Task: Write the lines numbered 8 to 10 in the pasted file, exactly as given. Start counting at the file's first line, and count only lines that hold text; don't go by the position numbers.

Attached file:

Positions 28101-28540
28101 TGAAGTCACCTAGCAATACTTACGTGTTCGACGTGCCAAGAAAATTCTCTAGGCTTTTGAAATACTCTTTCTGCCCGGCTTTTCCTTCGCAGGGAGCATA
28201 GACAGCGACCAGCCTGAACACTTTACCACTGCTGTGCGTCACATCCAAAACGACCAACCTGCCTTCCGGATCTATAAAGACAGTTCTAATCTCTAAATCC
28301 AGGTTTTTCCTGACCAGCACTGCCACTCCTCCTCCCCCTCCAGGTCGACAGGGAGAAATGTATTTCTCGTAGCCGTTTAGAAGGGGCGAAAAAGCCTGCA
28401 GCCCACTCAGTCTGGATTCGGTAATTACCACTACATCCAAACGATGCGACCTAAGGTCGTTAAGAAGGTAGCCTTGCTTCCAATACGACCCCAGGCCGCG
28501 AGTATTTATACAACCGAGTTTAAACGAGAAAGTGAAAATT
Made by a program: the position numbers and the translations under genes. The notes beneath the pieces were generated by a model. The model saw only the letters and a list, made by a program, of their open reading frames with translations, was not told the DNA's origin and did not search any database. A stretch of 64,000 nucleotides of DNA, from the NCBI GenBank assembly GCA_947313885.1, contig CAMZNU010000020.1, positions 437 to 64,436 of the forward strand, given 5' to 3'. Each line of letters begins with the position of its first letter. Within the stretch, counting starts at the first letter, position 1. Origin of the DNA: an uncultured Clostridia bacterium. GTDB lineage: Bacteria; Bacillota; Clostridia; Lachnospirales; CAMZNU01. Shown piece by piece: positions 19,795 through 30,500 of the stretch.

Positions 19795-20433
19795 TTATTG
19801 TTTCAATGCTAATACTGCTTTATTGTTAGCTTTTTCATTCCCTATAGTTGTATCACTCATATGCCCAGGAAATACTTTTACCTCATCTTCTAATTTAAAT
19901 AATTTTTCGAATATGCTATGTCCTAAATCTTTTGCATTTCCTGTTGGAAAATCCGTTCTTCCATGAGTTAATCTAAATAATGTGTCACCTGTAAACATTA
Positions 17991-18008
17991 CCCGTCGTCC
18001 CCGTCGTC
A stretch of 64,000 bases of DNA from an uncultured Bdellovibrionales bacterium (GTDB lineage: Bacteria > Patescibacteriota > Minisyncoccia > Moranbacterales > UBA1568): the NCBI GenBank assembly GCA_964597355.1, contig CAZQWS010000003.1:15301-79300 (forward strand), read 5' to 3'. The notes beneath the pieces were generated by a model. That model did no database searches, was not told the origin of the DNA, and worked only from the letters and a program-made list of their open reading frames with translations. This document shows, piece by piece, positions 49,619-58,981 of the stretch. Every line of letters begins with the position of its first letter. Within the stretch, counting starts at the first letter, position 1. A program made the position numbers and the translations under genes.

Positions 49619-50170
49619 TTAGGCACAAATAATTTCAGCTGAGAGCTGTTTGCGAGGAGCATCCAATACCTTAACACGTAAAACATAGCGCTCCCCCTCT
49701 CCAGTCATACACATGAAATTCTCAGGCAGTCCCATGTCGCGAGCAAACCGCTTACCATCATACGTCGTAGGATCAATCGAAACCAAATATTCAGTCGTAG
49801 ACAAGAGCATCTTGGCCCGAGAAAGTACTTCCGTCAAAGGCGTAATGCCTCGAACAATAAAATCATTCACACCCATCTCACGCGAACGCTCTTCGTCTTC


Positions 19795-20433
19795 TTATTG
19801 TTTCAATGCTAATACTGCTTTATTGTTAGCTTTTTCATTCCCTATAGTTGTATCACTCATATGCCCAGGAAATACTTTTACCTCATCTTCTAATTTAAAT